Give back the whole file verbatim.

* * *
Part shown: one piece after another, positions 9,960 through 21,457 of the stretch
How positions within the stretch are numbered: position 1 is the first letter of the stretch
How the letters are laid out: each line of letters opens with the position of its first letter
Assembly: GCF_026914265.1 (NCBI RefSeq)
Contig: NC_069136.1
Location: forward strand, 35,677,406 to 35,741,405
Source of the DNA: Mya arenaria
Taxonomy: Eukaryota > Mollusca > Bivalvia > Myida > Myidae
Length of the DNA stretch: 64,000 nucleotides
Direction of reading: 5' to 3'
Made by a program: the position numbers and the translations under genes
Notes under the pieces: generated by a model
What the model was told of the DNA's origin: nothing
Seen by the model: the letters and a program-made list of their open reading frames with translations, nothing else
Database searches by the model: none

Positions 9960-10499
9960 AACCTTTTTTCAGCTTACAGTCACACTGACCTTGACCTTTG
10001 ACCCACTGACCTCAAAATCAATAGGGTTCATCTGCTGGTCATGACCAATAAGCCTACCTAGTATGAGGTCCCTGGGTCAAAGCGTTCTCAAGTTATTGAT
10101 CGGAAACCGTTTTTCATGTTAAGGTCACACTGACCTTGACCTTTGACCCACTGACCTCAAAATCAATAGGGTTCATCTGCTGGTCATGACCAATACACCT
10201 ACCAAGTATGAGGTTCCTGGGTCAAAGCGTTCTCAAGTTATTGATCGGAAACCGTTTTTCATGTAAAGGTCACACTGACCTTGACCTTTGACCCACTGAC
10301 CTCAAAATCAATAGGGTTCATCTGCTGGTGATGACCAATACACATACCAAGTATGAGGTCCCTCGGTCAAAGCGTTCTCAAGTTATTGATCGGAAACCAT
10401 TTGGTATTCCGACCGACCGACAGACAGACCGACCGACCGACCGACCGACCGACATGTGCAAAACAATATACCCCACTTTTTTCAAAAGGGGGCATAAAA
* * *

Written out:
Part shown: one piece after another, positions 9,960 through 21,457 of the stretch
How positions within the stretch are numbered: position 1 is the first letter of the stretch
How the letters are laid out: each line of letters opens with the position of its first letter
Assembly: GCF_026914265.1 (NCBI RefSeq)
Contig: NC_069136.1
Location: forward strand, 35,677,406 to 35,741,405
Source of the DNA: Mya arenaria
Taxonomy: Eukaryota > Mollusca > Bivalvia > Myida > Myidae
Length of the DNA stretch: 64,000 nucleotides
Direction of reading: 5' to 3'
Made by a program: the position numbers and the translations under genes
Notes under the pieces: generated by a model
What the model was told of the DNA's origin: nothing
Seen by the model: the letters and a program-made list of their open reading frames with translations, nothing else
Database searches by the model: none

Positions 9960-10499
9960 AACCTTTTTTCAGCTTACAGTCACACTGACCTTGACCTTTG
10001 ACCCACTGACCTCAAAATCAATAGGGTTCATCTGCTGGTCATGACCAATAAGCCTACCTAGTATGAGGTCCCTGGGTCAAAGCGTTCTCAAGTTATTGAT
10101 CGGAAACCGTTTTTCATGTTAAGGTCACACTGACCTTGACCTTTGACCCACTGACCTCAAAATCAATAGGGTTCATCTGCTGGTCATGACCAATACACCT
10201 ACCAAGTATGAGGTTCCTGGGTCAAAGCGTTCTCAAGTTATTGATCGGAAACCGTTTTTCATGTAAAGGTCACACTGACCTTGACCTTTGACCCACTGAC
10301 CTCAAAATCAATAGGGTTCATCTGCTGGTGATGACCAATACACATACCAAGTATGAGGTCCCTCGGTCAAAGCGTTCTCAAGTTATTGATCGGAAACCAT
10401 TTGGTATTCCGACCGACCGACAGACAGACCGACCGACCGACCGACCGACCGACATGTGCAAAACAATATACCCCACTTTTTTCAAAAGGGGGCATAAAA